It’s Easter in the apocalyptic metal lands.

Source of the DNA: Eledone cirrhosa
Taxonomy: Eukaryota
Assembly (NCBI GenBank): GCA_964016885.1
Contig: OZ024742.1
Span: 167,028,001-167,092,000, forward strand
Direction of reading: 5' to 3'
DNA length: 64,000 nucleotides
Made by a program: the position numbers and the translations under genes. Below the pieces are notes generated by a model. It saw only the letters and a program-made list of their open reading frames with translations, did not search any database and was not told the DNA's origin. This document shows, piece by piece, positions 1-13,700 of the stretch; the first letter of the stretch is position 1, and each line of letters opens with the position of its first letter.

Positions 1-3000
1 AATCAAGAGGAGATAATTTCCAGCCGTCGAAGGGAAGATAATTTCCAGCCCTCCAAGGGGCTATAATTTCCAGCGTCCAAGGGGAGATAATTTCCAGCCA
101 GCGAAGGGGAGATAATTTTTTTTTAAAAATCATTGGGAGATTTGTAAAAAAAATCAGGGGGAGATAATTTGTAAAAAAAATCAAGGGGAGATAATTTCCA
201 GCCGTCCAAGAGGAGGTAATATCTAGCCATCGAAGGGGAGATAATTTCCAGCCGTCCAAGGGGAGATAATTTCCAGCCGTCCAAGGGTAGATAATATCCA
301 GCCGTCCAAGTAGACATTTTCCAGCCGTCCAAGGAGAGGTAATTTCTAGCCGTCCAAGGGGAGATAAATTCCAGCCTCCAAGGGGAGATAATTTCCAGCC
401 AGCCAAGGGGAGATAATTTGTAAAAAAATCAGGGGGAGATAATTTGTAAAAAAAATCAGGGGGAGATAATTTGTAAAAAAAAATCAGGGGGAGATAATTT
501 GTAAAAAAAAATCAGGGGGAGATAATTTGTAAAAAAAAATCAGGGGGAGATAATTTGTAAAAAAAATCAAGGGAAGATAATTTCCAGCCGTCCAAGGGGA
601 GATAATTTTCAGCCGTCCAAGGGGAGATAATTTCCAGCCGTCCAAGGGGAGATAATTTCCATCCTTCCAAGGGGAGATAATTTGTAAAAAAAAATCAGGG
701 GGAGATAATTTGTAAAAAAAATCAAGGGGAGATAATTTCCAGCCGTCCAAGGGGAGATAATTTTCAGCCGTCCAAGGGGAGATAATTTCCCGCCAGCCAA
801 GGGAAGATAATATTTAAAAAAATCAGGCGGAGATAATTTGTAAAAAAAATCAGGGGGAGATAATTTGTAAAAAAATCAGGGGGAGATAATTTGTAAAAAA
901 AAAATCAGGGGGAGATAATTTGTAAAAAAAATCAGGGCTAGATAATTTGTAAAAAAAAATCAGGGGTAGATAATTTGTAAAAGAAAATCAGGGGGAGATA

Many in the field of high speed German steel have come and gone since its heyday in the 1980s, but veteran speed/power metal fence-sitters Rage have endured long past most of the competition, and have been among the most prolific progenitors of the art form to boot. With 23 full length studio albums under their belt (24 if one counts their 1985 debut “Prayers Of Steel” under the prior moniker of Avenger) in under 40 years, they’ve proven to be a stoic rock that remains undaunted by the rushing rivers of changing commercial trends, with their output during the sonic wasteland of the 1990s rivaling the exquisite quality of fellow Teutonic powerhouses Grave Digger and Running Wild. As such, it stands to reason that the onset of the recent pandemic lockdowns would do little to stymie this metal institution’s output, and their latest offering to the masses dubbed “Resurrection Day” is a fittingly titled and relentlessly powerful display of what has always made this band a staple of their respective sub-genre.